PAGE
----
[gmx-users] About g_msd

Justin A. Lemkul jalemkul at vt.edu
Wed Jan 16 01:27:45 CET 2008

Hello again,

I'm back with a few more questions about g_msd (version 3.3, in case I hadn't
mentioned that before).  Thanks to Xavier's message earlier, I have abandoned
use of ordered trajectories to analyze my lipids.  I will deal with lipid
"shells" in the future.  For now I am approaching the problem of lateral
diffusion coefficients from a slightly different angle.

My system contains a helical peptide that is oriented asymmetrically with
respect to the DPPC bilayer.  It is tilted and only partially embedded into the
intracellular leaflet of the bilayer (at the beginning of the simulation).  Due
to the asymmetry, I would like to study the properties of the leaflets
separately, including, among other parameters, the lateral diffusion
coefficients of the component lipids.

I have found a few papers that have simulated pure DPPC bilayers, and am using
them as somewhat of a reference point for the magnitude of the lateral
diffusion coefficients that I am determining:  E. Lindahl and O. Edholm (2001)
J. Chem. Phys. 115 (10), and U. Essmann and M. L. Berkowitz (1999) Biophys. J.

For the top leaflet of my bilayer, I am getting a value of D = (4.0+/-2.2)x10^-7
cm^2/sec (reasonable, in terms of order of magnitude, I think), but for the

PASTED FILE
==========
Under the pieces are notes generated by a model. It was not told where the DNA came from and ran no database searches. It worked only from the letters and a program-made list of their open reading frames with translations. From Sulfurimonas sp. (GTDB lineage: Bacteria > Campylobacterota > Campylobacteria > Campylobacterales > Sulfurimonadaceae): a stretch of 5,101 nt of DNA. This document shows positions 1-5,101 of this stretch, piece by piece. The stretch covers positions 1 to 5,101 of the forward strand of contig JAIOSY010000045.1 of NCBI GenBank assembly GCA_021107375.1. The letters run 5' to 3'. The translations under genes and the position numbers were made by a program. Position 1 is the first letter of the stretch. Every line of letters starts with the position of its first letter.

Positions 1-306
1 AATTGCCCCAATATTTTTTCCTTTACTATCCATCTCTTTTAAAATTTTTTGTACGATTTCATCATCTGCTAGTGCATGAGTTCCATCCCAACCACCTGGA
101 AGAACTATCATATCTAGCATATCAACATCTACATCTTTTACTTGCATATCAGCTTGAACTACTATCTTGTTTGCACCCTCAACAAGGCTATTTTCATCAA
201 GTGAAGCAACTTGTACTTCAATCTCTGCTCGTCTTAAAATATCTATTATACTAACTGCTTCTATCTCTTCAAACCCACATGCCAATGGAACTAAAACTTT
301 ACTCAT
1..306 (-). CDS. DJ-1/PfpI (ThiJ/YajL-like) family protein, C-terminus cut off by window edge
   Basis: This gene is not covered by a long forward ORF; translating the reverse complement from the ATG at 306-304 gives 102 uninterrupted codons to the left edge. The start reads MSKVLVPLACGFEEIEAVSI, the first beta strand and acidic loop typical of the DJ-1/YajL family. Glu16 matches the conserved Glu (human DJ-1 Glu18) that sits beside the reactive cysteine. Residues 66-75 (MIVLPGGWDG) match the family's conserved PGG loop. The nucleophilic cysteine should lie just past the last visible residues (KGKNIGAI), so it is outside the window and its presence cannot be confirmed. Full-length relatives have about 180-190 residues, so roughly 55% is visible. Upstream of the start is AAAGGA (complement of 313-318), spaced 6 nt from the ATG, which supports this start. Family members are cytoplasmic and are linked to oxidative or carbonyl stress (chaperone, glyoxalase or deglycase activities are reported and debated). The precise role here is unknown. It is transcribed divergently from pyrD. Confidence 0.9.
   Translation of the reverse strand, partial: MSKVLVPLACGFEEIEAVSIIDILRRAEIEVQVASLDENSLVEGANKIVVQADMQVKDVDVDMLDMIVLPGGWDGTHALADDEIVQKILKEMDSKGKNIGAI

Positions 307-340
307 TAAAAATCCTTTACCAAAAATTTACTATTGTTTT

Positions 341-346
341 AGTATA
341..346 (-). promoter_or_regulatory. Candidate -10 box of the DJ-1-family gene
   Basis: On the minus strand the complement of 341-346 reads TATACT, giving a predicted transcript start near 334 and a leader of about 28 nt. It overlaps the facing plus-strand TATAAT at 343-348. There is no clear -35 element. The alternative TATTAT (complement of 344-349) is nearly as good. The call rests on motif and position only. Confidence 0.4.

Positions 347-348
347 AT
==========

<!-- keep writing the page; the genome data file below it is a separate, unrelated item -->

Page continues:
bottom leaflet, I am getting roughly (355.7+/-551.5)x10^-7 cm^2/sec.  I figured
this enormous number was due to artefacts of PBC, so I tried every iteration of
trjconv -pbc, but to no avail.  Every result is quite similar.  I tried
starting g_msd at a later time (10 ns, 25 ns) to determine if any large initial
movements of lipids were responsible for the result, but I'm still coming up
with the enormous value of D (albeit slightly lower, ~200+/-400)

I am using g_msd -mol, with an index file that contains molecule numbers, and
then using g_analyze on the output .xvg file to get the values of D.

Has anyone ever experienced anything similar?  Am I missing something obvious?

Thanks in advance, as always, especially if you read the entirety of my lengthy



Justin A. Lemkul
Graduate Research Assistant
Department of Biochemistry
Virginia Tech
Blacksburg, VA
jalemkul at vt.edu | (540) 231-9080


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